A little further down Pequot Avenue is a site you can get closer to.  The Monte Cristo Cottage is the boyhood home of famed American playwright Eugene O’Neill.  His most well known works are Ah! Wilderness from 1933 and Long Day’s Journey Into Night from 1941.  The cottage was built in the 1840’s and since it was closed on the day I visited I took the time to sit in a wooden rocking chair on the porch and imagine what it would have been like for young Eugene; the view of the river was awesome.  It is open every day from Memorial Day to Labor Day.
Monte Cristo Cottage
The final spot I visited was the amazing Fort Trumbull.  I have seen several old granite forts during my travels but none were in as immaculate a condition as Fort Trumbull.  It was as if I was there on the day it was first opened in 1852.  The fort sits right across the river from Fort Griswold in Groton, both were attacked and captured by traitor Benedict Arnold during the American Revolution.  Of course that was the old Fort Trumbull, the current one was the second construction.
I walked along the water the entire perimeter of the fort ending up face to face with a really cool three masted Coast Guard schooner; something I had never seen before.  The view down river of the Gold Star Memorial Bridge which connects New London and Groton was impressive.  Not as impressive but very cute were the collection of cats roaming the fort grounds.  I was only able to get one photo as they seemed wild and always ran away when I got close.
Fort Trumbull
I scaled a few flights of stairs to get up to where the fort stands on a hill.  The view was great, I could even see the small dot of New London Ledge Light at the mouth of the harbor.  I wish it had been open to visit but the many signs give you a pretty good sense of what the fort is all about.  Keep your eyes peeled through as you get toward the main entrance of the fort.  I was busy snapping photos and caught a glimpse of something across the courtyard and had to do a double take.  I thought it might be a ghost but ended up being a cutout of an old soldier which was part of a display next to a cannon.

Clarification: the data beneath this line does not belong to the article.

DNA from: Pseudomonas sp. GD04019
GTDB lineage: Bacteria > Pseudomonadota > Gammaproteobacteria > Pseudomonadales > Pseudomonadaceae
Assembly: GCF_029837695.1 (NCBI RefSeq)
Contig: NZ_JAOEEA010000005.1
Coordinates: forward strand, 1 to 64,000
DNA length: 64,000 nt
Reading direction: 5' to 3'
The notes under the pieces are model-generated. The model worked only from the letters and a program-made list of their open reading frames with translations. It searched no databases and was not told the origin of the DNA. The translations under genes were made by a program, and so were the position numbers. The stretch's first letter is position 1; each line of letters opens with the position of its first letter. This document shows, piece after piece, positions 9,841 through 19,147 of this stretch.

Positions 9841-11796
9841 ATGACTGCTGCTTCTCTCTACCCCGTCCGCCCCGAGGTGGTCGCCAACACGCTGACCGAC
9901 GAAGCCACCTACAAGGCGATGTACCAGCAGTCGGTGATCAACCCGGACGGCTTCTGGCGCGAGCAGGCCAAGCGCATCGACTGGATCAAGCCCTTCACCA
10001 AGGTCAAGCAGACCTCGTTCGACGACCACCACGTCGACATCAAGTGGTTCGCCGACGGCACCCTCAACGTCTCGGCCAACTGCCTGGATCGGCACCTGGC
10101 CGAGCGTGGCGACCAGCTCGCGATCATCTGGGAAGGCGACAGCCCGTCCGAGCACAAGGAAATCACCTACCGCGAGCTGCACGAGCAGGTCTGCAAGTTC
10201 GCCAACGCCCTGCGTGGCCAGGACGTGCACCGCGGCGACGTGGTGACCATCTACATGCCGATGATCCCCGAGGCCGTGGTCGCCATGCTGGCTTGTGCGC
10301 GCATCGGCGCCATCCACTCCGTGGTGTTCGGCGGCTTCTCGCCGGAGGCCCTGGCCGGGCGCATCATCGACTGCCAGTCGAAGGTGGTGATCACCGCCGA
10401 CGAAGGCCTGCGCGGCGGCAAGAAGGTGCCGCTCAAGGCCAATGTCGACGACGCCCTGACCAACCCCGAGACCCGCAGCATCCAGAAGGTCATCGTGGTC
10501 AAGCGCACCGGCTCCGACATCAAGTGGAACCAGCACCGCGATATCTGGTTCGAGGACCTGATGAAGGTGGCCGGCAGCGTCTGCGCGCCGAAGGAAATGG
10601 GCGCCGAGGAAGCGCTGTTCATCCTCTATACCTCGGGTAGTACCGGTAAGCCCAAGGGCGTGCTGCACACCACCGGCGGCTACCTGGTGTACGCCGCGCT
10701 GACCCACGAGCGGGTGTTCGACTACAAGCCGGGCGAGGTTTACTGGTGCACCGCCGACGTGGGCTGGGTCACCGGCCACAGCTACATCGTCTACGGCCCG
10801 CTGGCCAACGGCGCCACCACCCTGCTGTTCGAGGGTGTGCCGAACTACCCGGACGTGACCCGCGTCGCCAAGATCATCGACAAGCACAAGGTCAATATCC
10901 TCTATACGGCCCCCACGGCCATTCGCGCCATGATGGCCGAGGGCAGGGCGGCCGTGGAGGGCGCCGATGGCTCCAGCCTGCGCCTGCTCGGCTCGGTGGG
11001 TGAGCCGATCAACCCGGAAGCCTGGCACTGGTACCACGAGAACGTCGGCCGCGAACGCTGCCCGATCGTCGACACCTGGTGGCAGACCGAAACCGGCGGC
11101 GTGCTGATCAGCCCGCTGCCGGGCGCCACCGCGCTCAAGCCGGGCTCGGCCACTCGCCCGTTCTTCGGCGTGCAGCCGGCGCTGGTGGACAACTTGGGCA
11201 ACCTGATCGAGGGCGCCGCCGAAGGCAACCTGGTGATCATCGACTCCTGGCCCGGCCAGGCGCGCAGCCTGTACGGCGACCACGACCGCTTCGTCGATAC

I truly loved my time in New London.  It must be something with the name since New Hampshire’s version was just as amazing.  Enjoy some beach fun at Ocean Beach Park before seeing some historic sites like the Monte Cristo Cottage and Fort Trumbull.  It is a great way to spend a day or more.  Have fun and happy traveling!

My first book, In My Footsteps: A Cape Cod Travel Guide, is now available at,, and, soon to be in stores everywhere!  Follow me on Twitter

DirectionsOcean Beach Park:  From I-95 take exit 84 S toward downtown New London.  Merge onto Eugene O’Neill Dr., turn right at Gov. Winthrop Blvd.  Turn left at Huntington St., 1st right onto Jay St., continue onto Truman St.  Turn left at Bank St, turn left at Ocean Ave.  Follow 2.7 miles, turn right at Neptune Ave., take 2nd left onto Stuart Ave.   
            Fort Trumbull:  From I-95 take exit 84 S toward downtown New London.  Merge onto Eugene O’Neill Dr., turn right at Gov. Winthrop Blvd.  Turn left at Huntington St., 1st right onto Jay St., continue onto Truman St.  Turn left at Bank St., sharp right at Howard St.  Follow ½ mi. turn left at Walbach St., right at East St.

ReferencesOcean Beach